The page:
Danielle was born and raised in Honolulu, Hawaii and graduated from Kalani High School. She is currently studying Mechanical Engineering at the University of Hawaii at Mãnoa. She has growing interests in space from her projects with the Hawaii Space Flight Laboratory and previously looking at Curiosity’s data from the planet Mars. Danielle is active in her university’s Society of Women Engineers (SWE) section and had the opportunity to lead as president for the past 2018 – 2019 year. After graduating, she hopes to eventually return to Hawaii to work and plans to continue her involvement in SWE. In her free time, she enjoys spending time with her pet lovebirds, dog & cat sitting, traveling, and volunteering in her community at local K-12 STEM and robotics events.

Home Island: Oahu

Institution when accepted: University of Hawaii at Mãnoa

Akamai Project: SPIRou Cooling System to Reduce Thermal Background

Project Site: Canada-France-Hawaii Telescope – Waimea, Hawai‘i Island HI

Mentors: Gregory Barrick, Tom Benedict

Collaborator: Matthew Buchan

Project Abstract:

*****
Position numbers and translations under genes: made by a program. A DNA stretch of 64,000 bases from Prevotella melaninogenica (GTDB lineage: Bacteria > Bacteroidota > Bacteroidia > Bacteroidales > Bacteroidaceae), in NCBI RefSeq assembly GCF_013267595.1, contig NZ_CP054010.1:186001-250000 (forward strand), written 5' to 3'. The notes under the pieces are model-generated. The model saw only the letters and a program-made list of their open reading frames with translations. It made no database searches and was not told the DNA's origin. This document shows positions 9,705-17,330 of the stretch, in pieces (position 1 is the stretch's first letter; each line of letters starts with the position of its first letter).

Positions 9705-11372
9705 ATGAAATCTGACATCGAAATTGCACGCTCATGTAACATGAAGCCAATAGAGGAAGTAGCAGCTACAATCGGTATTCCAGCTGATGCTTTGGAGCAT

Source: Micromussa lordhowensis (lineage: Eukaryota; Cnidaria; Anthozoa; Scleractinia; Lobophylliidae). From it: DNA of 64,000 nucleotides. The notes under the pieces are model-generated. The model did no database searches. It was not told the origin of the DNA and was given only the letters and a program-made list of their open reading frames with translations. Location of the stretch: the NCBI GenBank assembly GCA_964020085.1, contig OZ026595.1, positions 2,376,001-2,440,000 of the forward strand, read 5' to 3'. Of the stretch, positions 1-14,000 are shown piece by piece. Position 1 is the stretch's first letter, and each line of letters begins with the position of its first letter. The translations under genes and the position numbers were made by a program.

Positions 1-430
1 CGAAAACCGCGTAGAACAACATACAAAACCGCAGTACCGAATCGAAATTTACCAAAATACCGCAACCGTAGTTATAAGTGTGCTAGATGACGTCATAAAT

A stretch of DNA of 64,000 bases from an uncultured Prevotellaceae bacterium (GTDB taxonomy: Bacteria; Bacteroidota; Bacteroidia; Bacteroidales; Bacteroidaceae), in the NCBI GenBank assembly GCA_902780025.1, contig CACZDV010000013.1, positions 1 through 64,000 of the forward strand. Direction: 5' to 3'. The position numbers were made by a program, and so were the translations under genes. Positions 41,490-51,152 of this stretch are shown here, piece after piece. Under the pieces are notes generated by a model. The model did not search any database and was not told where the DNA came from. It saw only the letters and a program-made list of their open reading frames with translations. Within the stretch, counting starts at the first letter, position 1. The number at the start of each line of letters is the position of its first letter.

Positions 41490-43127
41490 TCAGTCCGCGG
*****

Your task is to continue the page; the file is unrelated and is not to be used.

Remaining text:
SPIRou is a high-precision spectrograph used by Canada-France-Hawaii Telescope on the summit of Maunakea. By working in the near-infrared, observers use SPIRou to search for planets in the galaxy while looking at nearby stars’ motion and magnetic field. Due to warmer instrument and ambient temperatures, thermal background appearing in data collection is higher than desired. Consequently, SPIRou’s capabilities to detect finer details are hindered. The goal of the project was to mitigate the thermal background by implementing cooling methods and designing insulation hardware to achieve reduced and stable temperatures, which are currently five times higher than expected. Specific components of the instrument identified as thermal background sources were targets for cooling by testing cold-glycol heat exchangers with optimized flow. Complementary insulation was provided by self-manufactured foam elements. This hardware, modeled in SolidWorks, was designed to accommodate the complex geometry of sensitive instrument parts in addition to considering features such as maintenance and sustainability. Digging further into where other potential solutions are needed, on-site experiments and Python calculations to predict the effects of applying additional cooling were performed. Results obtained from this work will improve the thermal background and understanding for future reductions to implement. The success of the project helps observers and SPIRou to discover Earth-like planets that may be habitable or hosts of water, and investigate the impact of magnetic fields on star & planet formation.